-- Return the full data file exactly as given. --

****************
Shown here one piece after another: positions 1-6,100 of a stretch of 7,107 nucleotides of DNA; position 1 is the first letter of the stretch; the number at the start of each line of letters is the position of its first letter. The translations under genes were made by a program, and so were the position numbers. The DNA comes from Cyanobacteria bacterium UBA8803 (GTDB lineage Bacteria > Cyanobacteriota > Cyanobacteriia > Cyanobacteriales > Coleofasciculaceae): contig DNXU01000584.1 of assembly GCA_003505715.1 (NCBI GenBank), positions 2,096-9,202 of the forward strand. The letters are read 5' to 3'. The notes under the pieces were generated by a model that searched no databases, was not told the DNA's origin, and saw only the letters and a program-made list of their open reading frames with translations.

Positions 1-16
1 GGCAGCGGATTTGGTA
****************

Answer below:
Shown here one piece after another: positions 1-6,100 of a stretch of 7,107 nucleotides of DNA; position 1 is the first letter of the stretch; the number at the start of each line of letters is the position of its first letter. The translations under genes were made by a program, and so were the position numbers. The DNA comes from Cyanobacteria bacterium UBA8803 (GTDB lineage Bacteria > Cyanobacteriota > Cyanobacteriia > Cyanobacteriales > Coleofasciculaceae): contig DNXU01000584.1 of assembly GCA_003505715.1 (NCBI GenBank), positions 2,096-9,202 of the forward strand. The letters are read 5' to 3'. The notes under the pieces were generated by a model that searched no databases, was not told the DNA's origin, and saw only the letters and a program-made list of their open reading frames with translations.

Positions 1-16
1 GGCAGCGGATTTGGTA